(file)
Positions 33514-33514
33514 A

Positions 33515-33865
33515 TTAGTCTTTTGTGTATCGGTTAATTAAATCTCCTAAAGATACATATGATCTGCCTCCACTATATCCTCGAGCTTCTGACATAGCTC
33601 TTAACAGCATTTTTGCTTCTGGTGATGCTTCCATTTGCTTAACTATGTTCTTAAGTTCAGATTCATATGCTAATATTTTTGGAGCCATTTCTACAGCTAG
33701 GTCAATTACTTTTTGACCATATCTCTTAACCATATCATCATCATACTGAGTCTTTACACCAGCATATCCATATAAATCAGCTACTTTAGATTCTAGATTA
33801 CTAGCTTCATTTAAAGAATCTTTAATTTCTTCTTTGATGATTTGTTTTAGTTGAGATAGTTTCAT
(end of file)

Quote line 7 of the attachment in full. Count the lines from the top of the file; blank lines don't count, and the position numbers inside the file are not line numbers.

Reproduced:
33801 CTAGCTTCATTTAAAGAATCTTTAATTTCTTCTTTGATGATTTGTTTTAGTTGAGATAGTTTCAT